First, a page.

By ZACK KELBERMAN (247SPORTS) – The 2018 Denver Broncos, from what we’ve seen so far, have spurred plenty of questions but not so many answers.
Fortunately, we’ve got Broncos Country covered.
Broncos on 247Sports has pilfered through Facebook comments, Twitter replies and podcast topics to assemble a hot-button Q&A about Denver’s current outfit — everything from quarterbacks to the coaching staff.
So without further ado …
Q: Who’s going to back up quarterback Case Keenum?
A: To no surprise, nothing was decided during Organized Team Activities and this week’s mandatory minicamp. Paxton Lynch and Chad Kelly remain neck-and-neck in a battle that will come to a head during the preseason. Though, if the season started today, Lynch would likely be penciled in as the No. 2. He’s shown a better command of the second-string offense, as well he should.
Q: Will the Broncos keep three QBs?
A: Yes, barring a surprise change-of-course, all of Keenum, Lynch and Kelly will make the 53-man roster. Perhaps if Lynch was a little more established they could get by with just two signal-callers. Plus, Denver cannot risk Kelly being stolen by putting him on the practice squad.
Q: Which running back will earn the starting job?
A: Again, a competition that’ll rage on through the summer. Devontae Booker, Royce Freeman and De’Angelo Henderson have all received first-team reps, and coach Vance Joseph is on record as wanting a committee backfield. My gut says Freeman will handle early-down work and cede passing snaps to Booker, but Henderson (and possibly undrafted free agent Phillip Lindsay, if he makes the club) will contribute, too.
Q: What about the No. 3 wide receiver gig?
A: This is a crowded depth chart that isn’t even at full strength yet; Jordan Taylor (hip surgery) is set to resume practicing sometime during training camp. As it stands, and based on their dominance over the past five weeks, rookies Courtland Sutton and DaeSean Hamilton are locked in behind Demaryius Thomas and Emmanuel Sanders. If the Broncos carry six WRs, this leaves Carlos Henderson (who’s in Joseph’s dog house), Isaiah McKenzie (who’s in the fanbase’s dog house) and Taylor to compete for two spots.
Q: Is the offensive line a cause for concern? Have they improved from last season?
A: Why there’s any doubt that Denver’s front-five is better than last year’s iteration is beyond me. The club is expecting a sophomore leap from left tackle Garett Bolles, who will be aided by Ronald Leary kicking back to his natural left guard slot, and they upgraded mightily at right tackle, replacing Menelik Watson with Jared Veldheer. The only question mark is right guard, where Connor McGovern is stationed. But if he’s your weakest link, the OL is in great shape.
Q: Tight end? What’s happening there?
A: I’ve been singing Jake Butt’s praises since he was drafted, and I’m basically gloating now after he’s rocked OTAs by making fantastic grab after fantastic grab. He might not earn the title of TE1 — Jeff Heuerman is taking over the in-line void that previously belonged to Virgil Green — but he’ll quickly become a monster red zone weapon for Keenum.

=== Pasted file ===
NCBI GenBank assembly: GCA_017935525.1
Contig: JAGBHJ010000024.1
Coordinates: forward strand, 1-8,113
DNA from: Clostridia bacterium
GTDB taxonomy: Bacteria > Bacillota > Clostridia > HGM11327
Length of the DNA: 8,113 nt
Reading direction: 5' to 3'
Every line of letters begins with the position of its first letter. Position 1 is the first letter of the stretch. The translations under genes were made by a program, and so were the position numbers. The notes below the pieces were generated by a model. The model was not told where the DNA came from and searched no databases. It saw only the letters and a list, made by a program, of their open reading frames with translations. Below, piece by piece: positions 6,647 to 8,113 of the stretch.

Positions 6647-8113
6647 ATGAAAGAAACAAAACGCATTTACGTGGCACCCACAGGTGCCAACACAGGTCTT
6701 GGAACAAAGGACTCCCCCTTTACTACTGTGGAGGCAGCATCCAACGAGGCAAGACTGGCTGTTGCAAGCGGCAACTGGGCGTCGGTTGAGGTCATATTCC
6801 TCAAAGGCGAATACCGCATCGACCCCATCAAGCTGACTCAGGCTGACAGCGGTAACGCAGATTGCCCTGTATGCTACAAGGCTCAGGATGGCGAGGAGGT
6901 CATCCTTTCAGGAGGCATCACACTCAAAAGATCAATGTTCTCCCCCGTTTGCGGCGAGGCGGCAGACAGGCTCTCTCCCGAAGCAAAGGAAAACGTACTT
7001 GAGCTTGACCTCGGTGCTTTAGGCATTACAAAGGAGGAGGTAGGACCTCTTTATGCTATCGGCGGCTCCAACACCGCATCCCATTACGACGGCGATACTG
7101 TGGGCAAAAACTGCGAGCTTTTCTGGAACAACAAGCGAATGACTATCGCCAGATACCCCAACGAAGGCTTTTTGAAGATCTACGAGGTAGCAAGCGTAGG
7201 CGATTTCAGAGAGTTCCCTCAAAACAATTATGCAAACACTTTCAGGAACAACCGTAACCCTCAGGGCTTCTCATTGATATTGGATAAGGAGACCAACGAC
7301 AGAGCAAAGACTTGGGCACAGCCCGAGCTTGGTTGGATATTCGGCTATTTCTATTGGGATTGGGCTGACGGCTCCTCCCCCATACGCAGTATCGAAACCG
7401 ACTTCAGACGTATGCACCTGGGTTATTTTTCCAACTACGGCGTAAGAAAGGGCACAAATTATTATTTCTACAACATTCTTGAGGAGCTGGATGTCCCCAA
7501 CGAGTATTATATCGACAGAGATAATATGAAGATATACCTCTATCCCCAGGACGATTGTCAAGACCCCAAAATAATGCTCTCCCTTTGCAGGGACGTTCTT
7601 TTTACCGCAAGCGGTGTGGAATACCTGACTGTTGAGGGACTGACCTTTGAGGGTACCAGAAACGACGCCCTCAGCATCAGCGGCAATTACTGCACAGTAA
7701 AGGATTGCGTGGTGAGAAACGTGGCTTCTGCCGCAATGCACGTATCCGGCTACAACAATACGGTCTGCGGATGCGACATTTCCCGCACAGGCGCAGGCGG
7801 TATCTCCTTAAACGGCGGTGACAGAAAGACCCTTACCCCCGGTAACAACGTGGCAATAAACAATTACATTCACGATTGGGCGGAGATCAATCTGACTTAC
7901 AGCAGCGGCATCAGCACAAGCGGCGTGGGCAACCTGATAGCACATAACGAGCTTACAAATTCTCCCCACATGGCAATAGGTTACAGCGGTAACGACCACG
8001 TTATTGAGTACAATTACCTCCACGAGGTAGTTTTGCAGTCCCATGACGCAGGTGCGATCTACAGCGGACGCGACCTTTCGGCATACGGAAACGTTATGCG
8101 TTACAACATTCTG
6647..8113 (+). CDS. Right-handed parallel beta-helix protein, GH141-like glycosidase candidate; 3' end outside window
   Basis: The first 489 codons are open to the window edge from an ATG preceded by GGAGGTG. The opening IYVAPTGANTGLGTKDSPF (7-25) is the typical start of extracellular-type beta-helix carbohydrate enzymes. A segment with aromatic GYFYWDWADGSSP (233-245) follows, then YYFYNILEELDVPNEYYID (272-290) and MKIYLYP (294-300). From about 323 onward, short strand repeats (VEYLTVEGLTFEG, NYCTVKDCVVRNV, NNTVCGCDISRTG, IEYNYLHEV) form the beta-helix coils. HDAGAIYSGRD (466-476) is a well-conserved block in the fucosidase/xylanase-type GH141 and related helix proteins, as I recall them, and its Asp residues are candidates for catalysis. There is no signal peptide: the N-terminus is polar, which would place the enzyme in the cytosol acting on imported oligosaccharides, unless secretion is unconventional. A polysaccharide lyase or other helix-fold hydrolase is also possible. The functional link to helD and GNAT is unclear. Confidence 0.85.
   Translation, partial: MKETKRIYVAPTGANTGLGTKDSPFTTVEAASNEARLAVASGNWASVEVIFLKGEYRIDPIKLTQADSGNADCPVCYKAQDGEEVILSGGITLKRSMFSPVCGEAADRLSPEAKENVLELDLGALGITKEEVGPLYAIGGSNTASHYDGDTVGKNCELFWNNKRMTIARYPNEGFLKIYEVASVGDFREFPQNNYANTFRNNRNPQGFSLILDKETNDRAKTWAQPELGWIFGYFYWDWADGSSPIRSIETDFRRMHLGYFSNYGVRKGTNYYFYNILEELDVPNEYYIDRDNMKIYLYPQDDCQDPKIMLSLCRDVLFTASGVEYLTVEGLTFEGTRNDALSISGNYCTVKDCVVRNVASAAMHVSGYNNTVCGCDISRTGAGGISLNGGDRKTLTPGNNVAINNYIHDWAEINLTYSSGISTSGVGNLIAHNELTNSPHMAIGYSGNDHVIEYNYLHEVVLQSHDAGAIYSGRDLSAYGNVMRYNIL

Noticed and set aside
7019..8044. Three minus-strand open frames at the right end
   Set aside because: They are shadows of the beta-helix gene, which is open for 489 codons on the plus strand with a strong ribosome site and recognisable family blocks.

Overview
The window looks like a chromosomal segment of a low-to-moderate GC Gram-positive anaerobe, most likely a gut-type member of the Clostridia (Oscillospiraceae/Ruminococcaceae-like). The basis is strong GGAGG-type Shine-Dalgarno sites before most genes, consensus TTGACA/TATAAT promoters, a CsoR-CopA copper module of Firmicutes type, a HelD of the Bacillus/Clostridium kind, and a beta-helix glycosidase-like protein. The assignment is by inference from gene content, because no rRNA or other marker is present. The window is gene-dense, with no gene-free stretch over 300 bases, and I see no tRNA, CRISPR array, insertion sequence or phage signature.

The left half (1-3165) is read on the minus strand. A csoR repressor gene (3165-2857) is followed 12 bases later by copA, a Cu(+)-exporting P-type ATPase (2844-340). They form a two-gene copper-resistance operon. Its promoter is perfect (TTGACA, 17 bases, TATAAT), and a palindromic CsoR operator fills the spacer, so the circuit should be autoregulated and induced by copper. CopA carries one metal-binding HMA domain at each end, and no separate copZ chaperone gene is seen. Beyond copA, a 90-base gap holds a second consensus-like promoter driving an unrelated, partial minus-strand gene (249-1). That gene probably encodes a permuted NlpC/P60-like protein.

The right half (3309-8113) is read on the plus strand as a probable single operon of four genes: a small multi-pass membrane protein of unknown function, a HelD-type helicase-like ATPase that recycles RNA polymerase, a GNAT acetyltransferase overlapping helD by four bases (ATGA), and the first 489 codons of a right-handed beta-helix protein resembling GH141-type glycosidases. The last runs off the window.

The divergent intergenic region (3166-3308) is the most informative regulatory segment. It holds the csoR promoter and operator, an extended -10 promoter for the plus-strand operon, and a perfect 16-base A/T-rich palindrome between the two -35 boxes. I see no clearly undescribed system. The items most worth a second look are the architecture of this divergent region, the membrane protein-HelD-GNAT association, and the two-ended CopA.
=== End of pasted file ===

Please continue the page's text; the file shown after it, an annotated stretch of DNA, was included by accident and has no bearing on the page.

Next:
Q: Are the Broncos done signing free agents?
A: Short answer: Yes. Unless they suffer an injury during camp, they’re pretty much finished on the open market. There’d been speculation that cornerback Kayvon Webster may return, but nothing has transpired. And, no, they’re not bringing back former safety T.J. Ward.
Q: Speaking of free agency, will the Broncos’ pickups pan out this season?
A: If I possessed a crystal ball, you wouldn’t be reading this column. But you can’t with a straight face tell me Keenum isn’t an upgrade on Trevor Siemian, Marquette King isn’t an upgrade on Riley Dixon, Veldheer isn’t an upgrade on Watson, Clinton McDonald isn’t an upgrade on Jared Crick, and Su’a Cravens isn’t an upgrade on Will Parks. The one area where they arguably got worse is cornerback, but Tramaine Brock and rookie Isaac Yiadom should help offset the loss of Aqib Talib.
Q: Is Bradley Chubb the real deal? Can he fill in for Shane Ray?
A: A second question predicated on knowing the future. Based on several accounts, though, Chubb is excelling in his transition from college defensive end to NFL outside linebacker, and the presence of pass-rush consultant DeMarcus Ware will enhance his development. You might not see a double-digit sack campaign for Chubb in 2018, but he’s a lethal long-term complement to Von Miller. He and Shaquil Barrett will more than make up for Ray’s absence.
Q: How many games can Denver win this season?
A: With stable play under center, a refined offensive supporting cast, and the vaunted defense still mostly intact, combined with a weaker strength of schedule, there’s no reason to think they can’t notch eight, nine or ten victories. If — and it’s a big if — the new moving parts meld together, this is a squad that has legit playoff aspirations. The wildcard, though, is sophomore head coach Vance Joseph, whose seat is scalding hot.
Q: How many games to save Joseph’s job? How many to lose it?
A: The Broncos clinching their first postseason berth since 2015 would earn him another year. A winning record or perhaps an 8-8 finish drastically cools down his seat. Anything less, and John Elway will be faced with another franchise-altering decision. At the very least, the team must show progression, not regression. Conversely, stringing together multiple losses (or worse, blowouts) en route to, say, 6-10 seals his fate. There’s even a chance he’s fired midseason if things really go downhill. (In such a scenario, for those asking, offensive coordinator Bill Musgrave likely steps in to handle interim duties.)